Make sure your rhubarb crops are planted in a spot where they will receive enough sunlight. If your region experiences serious heat waves, with temperatures in the 90s and 100s, then your rhubarb plants will benefit from a bit of shade during the hottest part of the afternoon. Be sure to check the soil regularly and keep it moist, particularly during droughts. Give plants a deep soaking with a garden hose once a week and water them as needed afterward. If you find the plants’ soil is drying out too quickly in between waterings, then apply a layer of mulch to slow evaporation.

Give rhubarbs a deep soaking with a watering hose once a week.

Remove flower stalks

Flowering requires a lot of energy. If your rhubarbs are sprouting flower stalks, they may not have enough nutrition left over to produce thick stalks. If you see flower stalks on your rhubarbs, trim them back and toss them into your compost bucket. This forces the plants to focus on foliage production instead.

Try varieties that have thick stalks

Some varieties of rhubarb have thicker stalks than others. ‘Cherry Red’ is known for its long, thick stalks. This cultivar has a tender, juicy texture and high sugar content that makes it deliciously sweet. ‘Riverside Giant’ and ‘Sunrise’ rhubarb varieties also produce thicker stalks than other types, so consider growing these varieties if your rhubarb crops have produced spindly stalks in the past.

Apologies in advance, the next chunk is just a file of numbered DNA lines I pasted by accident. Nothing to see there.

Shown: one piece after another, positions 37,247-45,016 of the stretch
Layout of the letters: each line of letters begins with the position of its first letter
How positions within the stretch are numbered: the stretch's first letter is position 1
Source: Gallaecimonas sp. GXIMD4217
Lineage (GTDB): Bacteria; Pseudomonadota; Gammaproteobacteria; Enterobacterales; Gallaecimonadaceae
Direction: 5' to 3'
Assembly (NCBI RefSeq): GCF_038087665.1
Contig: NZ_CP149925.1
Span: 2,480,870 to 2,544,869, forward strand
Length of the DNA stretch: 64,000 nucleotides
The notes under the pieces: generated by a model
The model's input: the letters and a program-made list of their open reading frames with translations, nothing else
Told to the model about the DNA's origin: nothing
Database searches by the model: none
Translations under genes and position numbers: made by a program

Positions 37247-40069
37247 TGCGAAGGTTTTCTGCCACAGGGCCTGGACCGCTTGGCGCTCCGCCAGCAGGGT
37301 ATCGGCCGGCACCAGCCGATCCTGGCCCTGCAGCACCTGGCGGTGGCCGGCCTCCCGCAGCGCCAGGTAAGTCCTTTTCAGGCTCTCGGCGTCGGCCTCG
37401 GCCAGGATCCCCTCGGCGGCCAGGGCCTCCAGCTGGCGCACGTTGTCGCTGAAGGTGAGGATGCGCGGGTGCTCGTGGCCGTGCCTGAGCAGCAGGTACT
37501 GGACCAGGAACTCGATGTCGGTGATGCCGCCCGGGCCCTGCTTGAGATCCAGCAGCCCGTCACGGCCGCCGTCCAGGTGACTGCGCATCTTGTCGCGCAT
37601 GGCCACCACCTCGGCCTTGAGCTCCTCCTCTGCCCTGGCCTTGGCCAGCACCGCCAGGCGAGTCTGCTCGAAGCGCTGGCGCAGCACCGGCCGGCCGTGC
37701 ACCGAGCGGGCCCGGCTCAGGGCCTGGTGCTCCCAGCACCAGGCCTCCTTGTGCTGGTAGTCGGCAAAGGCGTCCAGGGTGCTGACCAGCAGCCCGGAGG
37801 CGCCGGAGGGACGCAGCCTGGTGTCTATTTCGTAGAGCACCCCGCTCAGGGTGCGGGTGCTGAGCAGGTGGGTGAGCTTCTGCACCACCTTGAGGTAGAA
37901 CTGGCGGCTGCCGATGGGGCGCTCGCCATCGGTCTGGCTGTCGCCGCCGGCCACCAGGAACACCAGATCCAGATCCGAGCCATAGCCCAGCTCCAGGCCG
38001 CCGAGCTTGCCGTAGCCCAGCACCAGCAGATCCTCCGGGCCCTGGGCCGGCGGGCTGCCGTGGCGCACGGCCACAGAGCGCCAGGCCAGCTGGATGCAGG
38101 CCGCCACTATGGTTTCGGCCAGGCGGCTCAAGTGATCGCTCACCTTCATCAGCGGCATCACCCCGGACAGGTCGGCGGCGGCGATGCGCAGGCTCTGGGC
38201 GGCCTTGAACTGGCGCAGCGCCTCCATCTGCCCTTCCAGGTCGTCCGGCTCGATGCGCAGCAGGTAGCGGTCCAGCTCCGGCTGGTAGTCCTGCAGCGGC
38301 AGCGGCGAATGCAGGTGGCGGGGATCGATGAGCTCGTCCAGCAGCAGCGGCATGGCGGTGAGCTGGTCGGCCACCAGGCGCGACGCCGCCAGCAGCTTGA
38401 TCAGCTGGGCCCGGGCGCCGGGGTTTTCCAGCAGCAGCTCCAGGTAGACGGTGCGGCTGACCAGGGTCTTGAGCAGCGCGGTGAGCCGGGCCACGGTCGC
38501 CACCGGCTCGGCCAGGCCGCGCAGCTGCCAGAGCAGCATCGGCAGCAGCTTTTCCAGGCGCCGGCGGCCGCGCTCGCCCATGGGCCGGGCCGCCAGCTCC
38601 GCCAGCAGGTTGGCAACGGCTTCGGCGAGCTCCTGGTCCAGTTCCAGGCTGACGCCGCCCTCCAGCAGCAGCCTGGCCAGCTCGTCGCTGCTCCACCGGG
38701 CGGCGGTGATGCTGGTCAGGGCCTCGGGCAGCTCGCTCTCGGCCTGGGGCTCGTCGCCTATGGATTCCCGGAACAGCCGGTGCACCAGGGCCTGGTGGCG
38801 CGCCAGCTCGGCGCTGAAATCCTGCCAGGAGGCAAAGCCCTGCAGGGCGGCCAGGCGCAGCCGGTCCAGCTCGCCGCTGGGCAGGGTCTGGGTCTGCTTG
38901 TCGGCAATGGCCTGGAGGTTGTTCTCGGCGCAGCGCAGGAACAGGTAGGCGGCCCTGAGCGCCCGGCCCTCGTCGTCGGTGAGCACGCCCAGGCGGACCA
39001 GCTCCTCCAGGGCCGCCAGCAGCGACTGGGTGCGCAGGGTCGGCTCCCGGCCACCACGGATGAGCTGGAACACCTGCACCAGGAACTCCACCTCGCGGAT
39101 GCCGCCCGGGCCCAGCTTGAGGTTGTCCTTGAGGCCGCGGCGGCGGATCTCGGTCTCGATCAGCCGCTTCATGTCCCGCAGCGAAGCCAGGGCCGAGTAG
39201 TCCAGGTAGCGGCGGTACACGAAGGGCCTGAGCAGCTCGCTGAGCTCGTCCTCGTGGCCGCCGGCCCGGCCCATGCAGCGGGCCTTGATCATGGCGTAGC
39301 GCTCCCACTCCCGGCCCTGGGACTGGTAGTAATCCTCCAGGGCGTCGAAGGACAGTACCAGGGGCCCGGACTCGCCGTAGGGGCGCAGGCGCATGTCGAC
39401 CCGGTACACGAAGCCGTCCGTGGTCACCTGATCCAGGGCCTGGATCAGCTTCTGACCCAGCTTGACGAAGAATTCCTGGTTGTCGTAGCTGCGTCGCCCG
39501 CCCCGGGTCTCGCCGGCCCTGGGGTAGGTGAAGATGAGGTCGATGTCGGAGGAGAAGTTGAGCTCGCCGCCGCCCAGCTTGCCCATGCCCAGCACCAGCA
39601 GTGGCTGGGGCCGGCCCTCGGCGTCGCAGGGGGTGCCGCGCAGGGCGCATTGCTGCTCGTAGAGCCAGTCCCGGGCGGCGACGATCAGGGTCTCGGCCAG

‘Sunrise’ rhubarbs have naturally thick stalks.

Refrain from harvesting rhubarbs during their first year 

Tempting as it can be to start trimming your rhubarb’s stalks the minute you see them coming up, it’s important to give your plants a season to grow all on their own, without any outside interference. Avoid pruning or harvesting rhubarb plants during their first year (and their second year as well if you started the plants from seeds). This helps the plants become more established, and the stronger they are, the thicker their stalks will grow. 

Divide older plants

Older rhubarb plants will keep growing and growing, to the point where they can take over half of your garden. If you don’t keep the plants pruned back, they’ll crowd each other out, reducing sunlight and making it difficult for air to circulate in between plants. Left unattended, mature plants may also become leggy and thin. So to make sure they keep producing nice thick stalks, divide plants that are 4 or 5 years old in the spring to stimulate healthy new growth.

Divide older plants to stimulate new growth.

What else can you do to grow thick rhubarb stalks?

There are a few other tricks for growing thick rhubarb stalks, too. Try placing a bottomless box over the plants, which will force them to grow upward toward the light. Remove obviously dead foliage and broken stalks whenever you find them. And harvest only the largest stalks, leaving the smaller stalks to mature and provide energy for the plant. (Note: never eat rhubarb leaves, as they contain high levels of oxalic acid, and are toxic).

Growing thick rhubarb stalks is a matter of meeting the plant’s growing requirements. By enriching your garden soil and giving your rhubarbs plenty of light and water, you’ll be doing all you can to ensure you get the best rhubarb crop possible.

About The Author
Michelle Sanders is an outdoor enthusiast who is passionate about teaching others how to observe and support their local wildlife. She enjoys gardening, birdwatching, and trying (in vain) to get butterflies to land on her.